Thursday, March 29, 2018

Australia 2018: Cockatoo Island

One of my favorite days that I spent in Sydney, I took the ferry over to Cockatoo Island.  Cockatoo Island reminds me of Angel Island in the San Francisco Bay. It has a long history from the days when the Aboriginal peoples used it as a base for fishing, until it's days as a shipyard and dockyard in the 1980's. Now it is the site of art installations and a location for filming movies, most notably, the recent film Unbroken. Cockatoo Island was transformed into the Japanese WWII camp for that movie.   In the 1800's the island was a prison. The buildings were constructed by the convicts. On the tour, just like touring Alcatraz in San Francisco, they have recordings from people who actually lived here when it was a prison, when it was a shipyard. So I highly recommend the audio tour.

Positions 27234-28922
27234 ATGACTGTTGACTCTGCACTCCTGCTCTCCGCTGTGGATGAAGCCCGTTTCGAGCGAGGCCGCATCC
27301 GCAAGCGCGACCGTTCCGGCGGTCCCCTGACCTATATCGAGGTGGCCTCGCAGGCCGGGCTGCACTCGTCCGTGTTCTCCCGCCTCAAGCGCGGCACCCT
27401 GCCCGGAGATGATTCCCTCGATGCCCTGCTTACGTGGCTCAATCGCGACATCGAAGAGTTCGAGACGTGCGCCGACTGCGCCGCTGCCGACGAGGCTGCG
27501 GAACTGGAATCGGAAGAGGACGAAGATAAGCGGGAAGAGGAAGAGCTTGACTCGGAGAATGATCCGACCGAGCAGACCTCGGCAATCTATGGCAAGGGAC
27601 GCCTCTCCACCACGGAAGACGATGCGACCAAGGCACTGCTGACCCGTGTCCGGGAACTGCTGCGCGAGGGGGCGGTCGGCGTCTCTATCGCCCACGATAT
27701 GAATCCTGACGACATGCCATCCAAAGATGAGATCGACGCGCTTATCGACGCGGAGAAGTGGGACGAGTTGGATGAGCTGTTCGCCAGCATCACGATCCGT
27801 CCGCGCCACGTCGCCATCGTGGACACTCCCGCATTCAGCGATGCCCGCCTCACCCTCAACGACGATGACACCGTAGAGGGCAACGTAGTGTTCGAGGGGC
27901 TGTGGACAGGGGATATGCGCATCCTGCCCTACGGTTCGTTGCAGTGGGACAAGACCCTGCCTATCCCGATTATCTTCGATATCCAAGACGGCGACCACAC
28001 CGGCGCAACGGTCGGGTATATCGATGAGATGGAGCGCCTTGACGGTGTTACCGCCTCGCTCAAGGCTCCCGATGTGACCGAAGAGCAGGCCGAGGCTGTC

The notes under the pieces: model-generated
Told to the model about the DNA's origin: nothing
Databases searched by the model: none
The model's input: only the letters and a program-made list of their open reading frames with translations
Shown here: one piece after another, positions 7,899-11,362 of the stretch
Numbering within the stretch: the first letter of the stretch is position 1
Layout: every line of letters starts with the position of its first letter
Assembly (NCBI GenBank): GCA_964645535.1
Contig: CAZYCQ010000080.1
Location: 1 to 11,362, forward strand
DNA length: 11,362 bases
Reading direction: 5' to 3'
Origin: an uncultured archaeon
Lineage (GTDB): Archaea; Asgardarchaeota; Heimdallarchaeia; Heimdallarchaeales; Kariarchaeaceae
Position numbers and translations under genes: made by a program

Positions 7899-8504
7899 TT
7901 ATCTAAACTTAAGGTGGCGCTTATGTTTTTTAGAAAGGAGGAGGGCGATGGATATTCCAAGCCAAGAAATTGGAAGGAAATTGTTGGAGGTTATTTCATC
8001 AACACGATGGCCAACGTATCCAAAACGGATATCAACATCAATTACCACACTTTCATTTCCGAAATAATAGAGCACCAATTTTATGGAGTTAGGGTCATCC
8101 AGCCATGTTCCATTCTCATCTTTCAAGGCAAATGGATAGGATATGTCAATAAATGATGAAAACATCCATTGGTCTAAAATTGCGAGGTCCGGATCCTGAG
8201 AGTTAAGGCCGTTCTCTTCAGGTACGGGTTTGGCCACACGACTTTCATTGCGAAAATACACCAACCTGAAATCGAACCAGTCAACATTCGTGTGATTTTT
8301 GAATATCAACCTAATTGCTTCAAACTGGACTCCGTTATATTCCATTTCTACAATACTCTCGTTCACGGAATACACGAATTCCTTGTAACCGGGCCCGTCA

The Rivercat Ferry like the one I took to Cockatoo Island

The buildings were constructed by convict labor

Glamping on Cockatoo Island for $200 dollars a night

The shipyards were in use up until the 1980's

Cafes and Bars on Cockatoo Island can keep you hydrated and fed on your day trip over to the island.

 A Young Henry's Cloudy Cider on a hot day hits the spot

Like Alcatraz, which was occupied by Native Americans in protest, Cockatoo Island was also occupied by an aboriginal group in 2000 for 4 months. 

At TV show currently was filming while I was there

art at Cockatoo Island

another art display at Cockatoo Island
Cockatoo Island can be done as a day trip from Sydney very easily. It is right in the harbor within sight of the bridge! Boats leave from Cingular Quay and from Barangaroo Wharf to Cockatoo all day long.

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